|Book||Acts of the Apostles|
|Christian Bible part||New Testament|
|Order in the Christian part||5|
Acts 22 is the twenty-second chapter of the Acts of the Apostles in the New Testament of the Christian Bible. It records the event leading to Paul's imprisonment in Jerusalem. The book containing this chapter is anonymous but early Christian tradition uniformly affirmed that Luke composed this book as well as the Gospel of Luke.
Some early manuscripts containing the text of this chapter are:
- Codex Vaticanus (AD 325–350)
- Codex Sinaiticus (330–360)
- Codex Bezae (~400)
- Codex Alexandrinus (400–440)
- Codex Ephraemi Rescriptus (~450; extant verses 21–30)
- Codex Laudianus (~550)
The events in this chapter took place in Jerusalem. Some other places are also mentioned in this chapter:
Paul's Temple Speech (22:1–21)
This part contains the first in a series of Paul's apologetic speeches ('defence', 22:1; Gk. apologia). Paul's opening words use the language and address designed to stress a commonalty with his audience (verses 1–2), and to emphasize that he, like them, is a 'zealot for God' (verse 3) with a 'strict seminary education rooted in Jerusalem'; both are consistent with Paul's own claims about his education in Galatians 1:13–14.
- [Paul said:] "I am indeed a Jew, born in Tarsus of Cilicia, but brought up in this city at the feet of Gamaliel, taught according to the strictness of our fathers’ law, and was zealous toward God as you all are today."
- "This city": refers to Jerusalem. An argument, that 'this city' refers to Tarsus, does not match Paul's argument here.
- [Paul said:] "So I answered, 'Who are You, Lord?' And He said to me, 'I am Jesus of Nazareth, whom you are persecuting.'"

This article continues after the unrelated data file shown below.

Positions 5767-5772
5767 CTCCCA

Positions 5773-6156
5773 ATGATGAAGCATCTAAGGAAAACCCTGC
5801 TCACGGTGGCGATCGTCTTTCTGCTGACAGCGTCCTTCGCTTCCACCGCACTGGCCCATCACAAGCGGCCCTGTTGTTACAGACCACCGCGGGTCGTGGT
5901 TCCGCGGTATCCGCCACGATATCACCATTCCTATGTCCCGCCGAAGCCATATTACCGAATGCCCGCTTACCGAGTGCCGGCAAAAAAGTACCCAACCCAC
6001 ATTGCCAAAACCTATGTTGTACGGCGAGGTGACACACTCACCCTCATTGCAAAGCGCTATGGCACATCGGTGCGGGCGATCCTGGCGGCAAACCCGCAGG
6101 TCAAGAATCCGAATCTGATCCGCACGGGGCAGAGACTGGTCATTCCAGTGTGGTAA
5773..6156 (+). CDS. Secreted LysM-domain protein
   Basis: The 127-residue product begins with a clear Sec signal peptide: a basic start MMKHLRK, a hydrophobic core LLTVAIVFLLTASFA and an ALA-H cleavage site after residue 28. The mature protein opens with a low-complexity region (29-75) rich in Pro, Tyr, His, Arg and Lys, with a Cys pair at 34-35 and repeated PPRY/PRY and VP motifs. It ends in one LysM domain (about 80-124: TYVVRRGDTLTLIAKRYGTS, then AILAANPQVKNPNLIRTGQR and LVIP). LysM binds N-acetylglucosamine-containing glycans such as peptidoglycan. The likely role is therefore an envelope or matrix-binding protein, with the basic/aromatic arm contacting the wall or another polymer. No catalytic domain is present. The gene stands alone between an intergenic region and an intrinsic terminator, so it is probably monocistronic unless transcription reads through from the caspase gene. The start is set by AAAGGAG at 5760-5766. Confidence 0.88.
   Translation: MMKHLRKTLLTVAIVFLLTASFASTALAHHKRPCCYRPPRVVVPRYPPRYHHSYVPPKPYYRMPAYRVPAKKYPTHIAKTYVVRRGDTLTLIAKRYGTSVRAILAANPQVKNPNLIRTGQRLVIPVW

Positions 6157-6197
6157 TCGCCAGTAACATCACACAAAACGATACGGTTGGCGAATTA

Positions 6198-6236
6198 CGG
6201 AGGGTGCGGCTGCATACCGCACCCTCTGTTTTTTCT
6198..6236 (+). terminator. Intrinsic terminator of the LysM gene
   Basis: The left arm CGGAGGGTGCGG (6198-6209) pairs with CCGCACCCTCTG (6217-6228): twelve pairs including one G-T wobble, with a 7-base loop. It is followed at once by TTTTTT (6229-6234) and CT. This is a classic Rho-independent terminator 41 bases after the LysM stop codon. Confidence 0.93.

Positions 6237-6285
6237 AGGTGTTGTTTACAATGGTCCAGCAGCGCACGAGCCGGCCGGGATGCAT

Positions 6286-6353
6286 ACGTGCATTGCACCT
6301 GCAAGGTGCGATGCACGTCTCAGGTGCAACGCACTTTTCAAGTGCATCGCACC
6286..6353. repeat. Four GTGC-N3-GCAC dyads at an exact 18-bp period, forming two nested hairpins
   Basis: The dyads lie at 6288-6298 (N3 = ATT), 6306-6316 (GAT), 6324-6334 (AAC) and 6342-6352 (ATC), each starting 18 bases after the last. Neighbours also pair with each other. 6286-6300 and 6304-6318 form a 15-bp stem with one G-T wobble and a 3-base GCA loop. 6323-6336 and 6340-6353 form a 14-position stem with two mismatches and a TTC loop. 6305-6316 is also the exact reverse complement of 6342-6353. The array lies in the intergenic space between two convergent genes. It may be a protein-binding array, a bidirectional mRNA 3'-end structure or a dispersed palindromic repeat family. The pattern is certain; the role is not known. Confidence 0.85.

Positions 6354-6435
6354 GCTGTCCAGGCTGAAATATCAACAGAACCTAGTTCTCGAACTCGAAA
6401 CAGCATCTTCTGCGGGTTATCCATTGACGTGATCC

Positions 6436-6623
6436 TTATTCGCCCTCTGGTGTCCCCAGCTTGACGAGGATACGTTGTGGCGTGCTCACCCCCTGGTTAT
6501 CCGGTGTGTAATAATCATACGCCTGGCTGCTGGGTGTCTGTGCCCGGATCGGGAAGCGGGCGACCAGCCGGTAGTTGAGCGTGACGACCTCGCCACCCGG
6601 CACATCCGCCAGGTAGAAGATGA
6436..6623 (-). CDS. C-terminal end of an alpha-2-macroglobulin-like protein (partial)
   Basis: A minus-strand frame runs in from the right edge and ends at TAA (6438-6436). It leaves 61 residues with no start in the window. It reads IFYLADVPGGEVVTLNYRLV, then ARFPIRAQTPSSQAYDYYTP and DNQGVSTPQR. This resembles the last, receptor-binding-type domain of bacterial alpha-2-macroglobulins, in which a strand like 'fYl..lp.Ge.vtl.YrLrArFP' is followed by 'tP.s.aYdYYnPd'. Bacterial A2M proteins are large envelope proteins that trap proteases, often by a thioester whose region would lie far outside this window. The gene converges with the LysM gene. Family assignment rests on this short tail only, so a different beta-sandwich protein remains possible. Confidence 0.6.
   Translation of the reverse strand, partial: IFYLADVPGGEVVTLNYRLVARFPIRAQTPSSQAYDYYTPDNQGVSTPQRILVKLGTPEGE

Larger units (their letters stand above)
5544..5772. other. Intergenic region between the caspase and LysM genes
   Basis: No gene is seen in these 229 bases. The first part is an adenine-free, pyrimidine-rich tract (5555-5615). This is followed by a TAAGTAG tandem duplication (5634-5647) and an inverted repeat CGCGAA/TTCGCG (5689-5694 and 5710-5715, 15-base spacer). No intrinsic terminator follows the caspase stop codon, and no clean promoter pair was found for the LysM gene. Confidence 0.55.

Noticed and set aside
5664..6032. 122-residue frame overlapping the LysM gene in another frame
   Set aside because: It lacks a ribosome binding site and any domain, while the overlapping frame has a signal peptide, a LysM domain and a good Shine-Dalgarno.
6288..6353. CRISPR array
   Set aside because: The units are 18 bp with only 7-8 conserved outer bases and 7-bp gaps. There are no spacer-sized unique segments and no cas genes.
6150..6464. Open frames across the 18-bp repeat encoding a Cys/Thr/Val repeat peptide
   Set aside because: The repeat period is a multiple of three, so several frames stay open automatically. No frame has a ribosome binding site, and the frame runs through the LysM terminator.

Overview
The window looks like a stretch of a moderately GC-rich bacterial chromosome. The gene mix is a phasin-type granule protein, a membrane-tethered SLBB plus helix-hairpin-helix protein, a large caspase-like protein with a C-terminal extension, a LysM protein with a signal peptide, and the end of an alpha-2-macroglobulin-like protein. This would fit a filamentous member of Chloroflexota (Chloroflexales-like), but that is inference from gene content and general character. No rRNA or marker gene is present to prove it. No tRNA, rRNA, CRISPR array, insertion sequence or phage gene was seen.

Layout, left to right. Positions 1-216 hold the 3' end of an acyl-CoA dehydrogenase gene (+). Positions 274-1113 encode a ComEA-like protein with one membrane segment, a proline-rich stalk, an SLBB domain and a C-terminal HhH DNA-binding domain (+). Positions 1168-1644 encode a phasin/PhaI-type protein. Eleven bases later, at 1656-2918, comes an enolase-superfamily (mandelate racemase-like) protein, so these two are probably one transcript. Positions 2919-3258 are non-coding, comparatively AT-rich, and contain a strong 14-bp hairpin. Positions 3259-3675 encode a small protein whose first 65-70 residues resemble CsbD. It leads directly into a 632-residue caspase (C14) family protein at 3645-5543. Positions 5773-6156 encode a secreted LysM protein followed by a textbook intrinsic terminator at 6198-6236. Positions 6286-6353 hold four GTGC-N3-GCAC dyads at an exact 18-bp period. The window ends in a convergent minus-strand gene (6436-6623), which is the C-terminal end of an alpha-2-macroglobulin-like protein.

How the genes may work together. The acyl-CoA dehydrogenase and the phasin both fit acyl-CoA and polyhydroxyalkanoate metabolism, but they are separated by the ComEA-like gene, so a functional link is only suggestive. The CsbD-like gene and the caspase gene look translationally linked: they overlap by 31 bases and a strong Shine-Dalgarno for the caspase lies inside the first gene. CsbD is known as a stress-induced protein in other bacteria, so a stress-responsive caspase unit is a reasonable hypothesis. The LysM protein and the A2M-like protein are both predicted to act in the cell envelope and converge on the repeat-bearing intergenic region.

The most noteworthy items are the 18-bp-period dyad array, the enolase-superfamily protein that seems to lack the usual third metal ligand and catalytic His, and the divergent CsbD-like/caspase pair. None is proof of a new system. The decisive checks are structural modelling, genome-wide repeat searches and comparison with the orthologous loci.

The detailed record of Paul's conversion story here indicates that this account is important for Luke, even with some differences from the record in chapter 9, thus shedding 'an interesting light on Luke's practice as a narrator', who 'sees no difficulty in the fact that the retold story is slightly different each time'.
- [Paul said:] "Then a certain Ananias, a devout man according to the law, having a good testimony with all the Jews who dwelt there,"
- "Ananias": is given a little more background detail by Paul compared to the previous account in chapter 9, which is 'relevant to his claim to be working within a framework of observant Judaism'.
- [Paul retold that Ananias said to him:] "And now why are you waiting? Arise and be baptized, and wash away your sins, calling on the name of the Lord."
- "Be baptized": In chapter 9, the significance of baptism was only alluded briefly without explanation, but here it is made explicit: 'it is to do with cleansing from sin, and calling on the name of Christ'.
Paul the Roman (22:22–29)
When Paul mentioned about Gentiles, the audience was again stirred up and behaving riotous (verses 22–23), so the tribune decides to remove Paul for further interrogation in the barracks, that is 'the examination of witnesses by torture' (verse 24), which was a routine practice in both Greek and Roman judicial systems. At the last moment, Paul reveals a little more of his citizenship status (verse 25) that 'produces consternation and dismay among the soldiers and minor officials into whose hands he has fallen' (verses 26–29).
- The commander answered, "With a large sum I obtained this citizenship."
- And Paul said, "But I was born a citizen."
The claim of Paul to be 'free-born' here means that his citizenship status 'goes back at least to his father's generation, possibly earlier, to the period of the civil wars, when Roman generals granted citizenship to a number of individuals and associations in the Greek East who had supported their cause'. The citizenship status of the tribune (whose name is Claudius Lysias; cf. Acts 23:26) corresponds to the record of 'the growing laxity of citizenship grants, which were widely reported to be freely available for money' during the reign of Claudius Caesar (Dio Cassius, 60. 17.5–6).
Paul to be brought before the Sanhedrin (22:30)
The tribune 'ordered' the Sanhedrin to meet, although only in an advisory capacity, to 'help him determine whether or not Paul had a case to answer in Jewish law'.
- Alexander, Loveday (2007). "62. Acts". In Barton, John; Muddiman, John (eds.). The Oxford Bible Commentary (first (paperback) ed.). Oxford University Press. pp. 1028–1061. ISBN 978-0199277186. Retrieved February 6, 2019.